Wherever you install it, this suspended aquarium is a guaranteed live attraction. It can be installed in the living room, workroom, or in any room where a homeowner wants to create an original sense of space. It can even be used as a room divider. While its market is primarily Canada and the United States, the company has been exporting to Europe and the Middle East.

Glass sinks make a splash
Designers and homeowners have discovered that beautiful glass sinks are not just for high-end spas or hotels. The artistry, durability, and affordability of these pieces are responsible for their increased popularity in residential settings. To accommodate the increasing demand, Glasco Designs is expanding its product line to include drop-in sinks.
Fashionable yet practical, this newest addition to Glasco's art-glass collection will allow for even more design options for both designers and homeowners. "Our drop-in sinks are taking glass sinks to a new level of functionality and design," says Wyatt Hyora, vice president of sales and marketing for Glasco Design Inc. in Kirkland, Washington. "Glass sinks are moving from being the new fad design to a standard fixture as people have come to recognize their beauty and appeal. "We decided to create this new line of drop-in sinks after numerous designers and retailers kept asking for just such a product," Hyora says.

Turning glass to art works
One of the more striking uses of glass is an art form called luminaries, which combines three-dimensional deep relief sculpture on a flat glass surface with special lighting. Randy Mardrus, an artist from Hamburg, New Jersey, has been perfecting the glass-making art since 1987 and is one of the pioneers of the craft. "I've always had an endless fascination with the way glass dances with colour and light," Mardrus says. "Inspiration for my designs comes from the unlimited flowing forms in nature with depth and motion as my primary goals."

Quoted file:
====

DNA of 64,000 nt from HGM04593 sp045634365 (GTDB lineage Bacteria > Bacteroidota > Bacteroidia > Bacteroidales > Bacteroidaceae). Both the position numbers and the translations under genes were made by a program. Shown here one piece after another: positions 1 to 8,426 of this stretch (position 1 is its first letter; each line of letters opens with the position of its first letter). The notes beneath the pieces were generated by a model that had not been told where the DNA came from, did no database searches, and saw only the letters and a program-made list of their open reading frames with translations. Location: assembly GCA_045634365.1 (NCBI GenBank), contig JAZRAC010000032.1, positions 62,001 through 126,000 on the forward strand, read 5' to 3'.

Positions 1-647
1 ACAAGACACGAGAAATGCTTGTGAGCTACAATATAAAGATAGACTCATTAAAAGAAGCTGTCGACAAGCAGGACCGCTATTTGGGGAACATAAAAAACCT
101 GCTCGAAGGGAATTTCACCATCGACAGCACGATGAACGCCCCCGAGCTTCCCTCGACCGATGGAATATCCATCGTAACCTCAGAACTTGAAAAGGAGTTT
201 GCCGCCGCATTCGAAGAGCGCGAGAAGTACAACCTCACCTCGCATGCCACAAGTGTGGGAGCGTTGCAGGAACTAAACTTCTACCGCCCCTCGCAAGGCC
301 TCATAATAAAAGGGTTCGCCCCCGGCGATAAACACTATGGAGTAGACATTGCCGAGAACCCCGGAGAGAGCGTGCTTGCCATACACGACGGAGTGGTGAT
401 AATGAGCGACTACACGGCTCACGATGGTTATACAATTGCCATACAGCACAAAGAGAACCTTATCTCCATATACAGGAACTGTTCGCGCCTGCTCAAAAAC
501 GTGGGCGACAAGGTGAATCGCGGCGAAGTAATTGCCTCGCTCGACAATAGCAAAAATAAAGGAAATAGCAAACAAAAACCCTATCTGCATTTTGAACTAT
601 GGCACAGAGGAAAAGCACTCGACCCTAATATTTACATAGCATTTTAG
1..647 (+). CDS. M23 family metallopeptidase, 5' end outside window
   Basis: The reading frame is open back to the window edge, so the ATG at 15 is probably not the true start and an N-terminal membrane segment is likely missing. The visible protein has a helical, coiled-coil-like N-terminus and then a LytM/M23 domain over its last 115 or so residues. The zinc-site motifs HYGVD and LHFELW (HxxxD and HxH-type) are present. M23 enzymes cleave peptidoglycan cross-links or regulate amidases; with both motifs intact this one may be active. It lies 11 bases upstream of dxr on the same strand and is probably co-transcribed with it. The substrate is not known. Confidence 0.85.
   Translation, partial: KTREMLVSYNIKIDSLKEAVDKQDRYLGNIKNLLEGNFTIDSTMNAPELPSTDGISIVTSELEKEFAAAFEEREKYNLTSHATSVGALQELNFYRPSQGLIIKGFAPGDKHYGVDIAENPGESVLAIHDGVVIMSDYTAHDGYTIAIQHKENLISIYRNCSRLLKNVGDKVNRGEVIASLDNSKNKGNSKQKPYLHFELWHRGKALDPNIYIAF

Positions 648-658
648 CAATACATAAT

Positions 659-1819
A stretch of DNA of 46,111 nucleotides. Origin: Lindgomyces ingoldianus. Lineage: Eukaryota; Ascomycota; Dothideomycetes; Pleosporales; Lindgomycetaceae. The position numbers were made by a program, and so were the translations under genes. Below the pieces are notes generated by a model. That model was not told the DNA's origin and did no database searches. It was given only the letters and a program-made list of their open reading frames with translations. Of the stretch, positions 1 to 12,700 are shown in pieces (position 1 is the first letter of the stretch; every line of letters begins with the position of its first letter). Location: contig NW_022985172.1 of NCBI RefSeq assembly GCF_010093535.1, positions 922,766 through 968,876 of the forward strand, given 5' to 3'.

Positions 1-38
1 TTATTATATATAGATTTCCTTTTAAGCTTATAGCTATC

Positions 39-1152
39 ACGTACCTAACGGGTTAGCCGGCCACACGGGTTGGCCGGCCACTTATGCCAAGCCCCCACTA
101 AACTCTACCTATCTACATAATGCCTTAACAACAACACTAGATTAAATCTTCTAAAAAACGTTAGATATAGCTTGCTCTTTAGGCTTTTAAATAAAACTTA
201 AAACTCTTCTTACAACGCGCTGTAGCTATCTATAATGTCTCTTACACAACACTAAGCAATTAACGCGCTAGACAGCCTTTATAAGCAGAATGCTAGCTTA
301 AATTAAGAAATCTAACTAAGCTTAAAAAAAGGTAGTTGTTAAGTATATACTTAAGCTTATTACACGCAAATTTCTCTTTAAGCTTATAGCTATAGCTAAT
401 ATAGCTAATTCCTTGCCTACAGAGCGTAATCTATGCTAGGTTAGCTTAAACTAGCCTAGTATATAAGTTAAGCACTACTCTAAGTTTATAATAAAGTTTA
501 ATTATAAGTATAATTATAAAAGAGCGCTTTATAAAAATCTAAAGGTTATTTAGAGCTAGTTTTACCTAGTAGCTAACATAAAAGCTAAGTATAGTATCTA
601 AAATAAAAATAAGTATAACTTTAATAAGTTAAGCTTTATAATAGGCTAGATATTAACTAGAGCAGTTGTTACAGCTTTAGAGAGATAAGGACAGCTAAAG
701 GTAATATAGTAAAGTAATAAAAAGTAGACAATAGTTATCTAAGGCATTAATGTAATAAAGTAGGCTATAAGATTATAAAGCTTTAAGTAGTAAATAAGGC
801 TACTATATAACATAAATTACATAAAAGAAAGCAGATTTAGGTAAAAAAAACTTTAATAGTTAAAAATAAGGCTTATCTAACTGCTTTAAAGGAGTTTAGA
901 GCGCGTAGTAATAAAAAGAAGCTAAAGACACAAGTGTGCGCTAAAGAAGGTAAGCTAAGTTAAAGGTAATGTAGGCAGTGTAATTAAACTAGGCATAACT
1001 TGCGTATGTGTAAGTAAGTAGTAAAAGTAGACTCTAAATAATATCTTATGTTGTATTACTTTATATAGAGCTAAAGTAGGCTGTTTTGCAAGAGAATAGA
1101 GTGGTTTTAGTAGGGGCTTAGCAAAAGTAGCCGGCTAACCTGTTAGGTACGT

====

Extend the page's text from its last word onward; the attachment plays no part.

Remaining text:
Mardrus incorporates lighting components into the glass luminaries because, as he put it, "I got tired of relying on the lighting in the room, and I started to make things light the way that I wanted them to - in their most beautiful light." He sells his art glass, all individually hand-made, as original or limited production pieces for about $1,000 (US) per square foot. Installations include luxury homes, yachts, private aircraft and commercial organizations. His commissions start at eight-inch-by-12-inch portrait-size works that one can hang on the wall. He has done very large works, including a six-foot-by-eight-foot piece that weighs 650 pounds.

Glass in high-end homes
Mardrus has done many installations in private high-end residences, gaining work by word of mouth and his Web site. "I've done very little advertising," he says. Clients come to him at different stages, either when they are remodelling a home or building a new one. "It's so varied. Sometimes people come to me before they break ground with their new home. At other times, they come to me at the very end, saying, 'You're the finishing touch.'"
Mardrus says he's at the point in his profession that he can now choose jobs and maintain that high level of passion. "I am happy with what I am doing right now. I think that it's the most beautiful thing you can do."